Precise HBM data acquisition makes this classy British limousine even safer
HBM's skills continue to help engineers across Ford's Premium Automotive Group as its latest work with Jaguar demonstrates.
Jaguar has chosen HBM's data acquisition (DAQ) system to capture information during safety tests on its range of vehicles. As a global leader in the manufacture of luxury cars, Jaguar invests a great deal of effort into safety research and has a dedicated department at the Jaguar Engineering Centre located at Whitley in Coventry.
To ensure that it had the best DAQ answer possible, Jaguar undertook an exhaustive examination of alternative systems earlier this year. Following that review, Jaguar bought six MGCplus units and catman® software from HBM for its data acquisition needs.
Tests for enhanced safety ...
Jaguar uses the equipment in a wide range of tests to improve car safety. Some tests, such as testing the roof structure and the car's side panels, examine the car's structure and its response in an accident.
Other tests look at the internal structure to ensure that the passengers remain safe. Airbags need to be tested to ensure they operate properly and do not injure passengers during deployment. Internal fittings, such as the dashboard and seats, are tested to ensure they provide proper protection without injuring passengers in an accident.
"The success of the tests depends on the DAQ system, especially since some important events, such as an airbag’s deployment, happen in milliseconds. It is crucial for the test engineers to gather the maximum amount of data for analysis to ensure improved safety. The MGCplus has smart trigger and filter functions to ensure this information is recorded."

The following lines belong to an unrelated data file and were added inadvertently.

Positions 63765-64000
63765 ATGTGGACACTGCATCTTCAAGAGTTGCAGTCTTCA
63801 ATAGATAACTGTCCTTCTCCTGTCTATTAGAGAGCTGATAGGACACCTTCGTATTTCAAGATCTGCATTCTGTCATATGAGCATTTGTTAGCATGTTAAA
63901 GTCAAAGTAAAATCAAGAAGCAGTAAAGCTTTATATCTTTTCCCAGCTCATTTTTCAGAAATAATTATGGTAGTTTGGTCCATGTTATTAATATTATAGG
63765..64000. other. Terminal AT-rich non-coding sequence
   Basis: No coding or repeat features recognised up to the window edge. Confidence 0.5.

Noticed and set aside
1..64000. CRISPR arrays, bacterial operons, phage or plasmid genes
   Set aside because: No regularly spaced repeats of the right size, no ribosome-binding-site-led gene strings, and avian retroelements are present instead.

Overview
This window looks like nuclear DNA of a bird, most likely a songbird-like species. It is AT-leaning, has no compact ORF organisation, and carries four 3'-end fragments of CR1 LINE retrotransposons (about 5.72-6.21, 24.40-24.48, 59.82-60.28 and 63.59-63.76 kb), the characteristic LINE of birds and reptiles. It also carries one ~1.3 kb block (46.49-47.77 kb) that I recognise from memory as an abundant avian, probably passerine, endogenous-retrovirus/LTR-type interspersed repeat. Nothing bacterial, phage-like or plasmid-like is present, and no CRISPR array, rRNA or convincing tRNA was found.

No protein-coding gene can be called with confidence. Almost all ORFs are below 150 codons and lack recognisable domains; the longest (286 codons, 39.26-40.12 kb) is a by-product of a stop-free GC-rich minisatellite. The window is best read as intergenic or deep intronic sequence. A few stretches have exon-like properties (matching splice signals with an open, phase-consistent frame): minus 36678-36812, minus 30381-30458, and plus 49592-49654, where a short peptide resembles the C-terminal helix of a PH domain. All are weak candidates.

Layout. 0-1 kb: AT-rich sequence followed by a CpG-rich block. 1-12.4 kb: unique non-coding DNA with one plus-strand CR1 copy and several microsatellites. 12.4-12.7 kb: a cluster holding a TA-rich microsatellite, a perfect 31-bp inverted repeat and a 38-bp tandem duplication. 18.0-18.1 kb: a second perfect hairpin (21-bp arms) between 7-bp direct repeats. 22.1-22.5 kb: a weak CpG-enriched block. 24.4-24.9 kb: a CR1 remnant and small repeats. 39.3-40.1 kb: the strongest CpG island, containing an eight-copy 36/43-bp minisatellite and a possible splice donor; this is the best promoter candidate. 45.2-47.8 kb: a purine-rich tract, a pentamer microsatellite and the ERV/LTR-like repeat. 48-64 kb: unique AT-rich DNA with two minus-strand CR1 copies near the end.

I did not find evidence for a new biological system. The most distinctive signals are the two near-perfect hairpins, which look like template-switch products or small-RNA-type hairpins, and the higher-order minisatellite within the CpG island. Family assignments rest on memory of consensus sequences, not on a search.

(Miles Dadson, Jaguar's Project Engineer Vehicle Safety)
Tests can take up to four weeks to complete and involve examining both individual components and complete vehicles to ensure that Jaguar's customers benefit from very high safety levels. Jaguar uses its MGCplus units in separate racks and connects them to any standard sensor on the test piece by umbilical leads.
... using catman® and MGCplus
An advantage of HBM's equipment is that it allows the test engineers
to synchronously gather data in parallel across a number of different channels. Jaguar's tests use up to 40 channels at sampling rates, with the MGCplus, of up to 19.6 kHz per channel.
"We are really very pleased with the high 24 bit resolution, accuracy and flexibility of the MGCplus and catman® software."
MGCplus advantage: Flexibility
The modularity of the MGCplus is a great advantage. It can easily be fitted with a wide range of amplifier modules and connection boards that can be configured to meet any DAQ requirements. Jaguar, for example, uses the ML 10 module to amplify DC signals and the ML 78 multi-channel I/O module.
"We also use the ML 70 programmable processor which is critical when testing effective airbag deployment. It is like having a very fast PLC in the equipment."
catman® advantage: Adaptability
The catman® software can be freely programmed using either pre-defined blocks of code or more experienced users can alter the script to meet their precise needs.
"This is a great advantage and ensures we are fully in control of all aspects of the tests."
(Miles Dadson, on the free progammability of catman®)
Once the data has been gathered, catman® easily exports it to any analysis software, allowing Jaguar to retain its existing analytical programs. Since Jaguar's Vehicle Test and Safety Centre is responsible for testing every vehicle in the Jaguar range this is valuable as it allows Jaguar to compare current test results with those from other models or prototypes.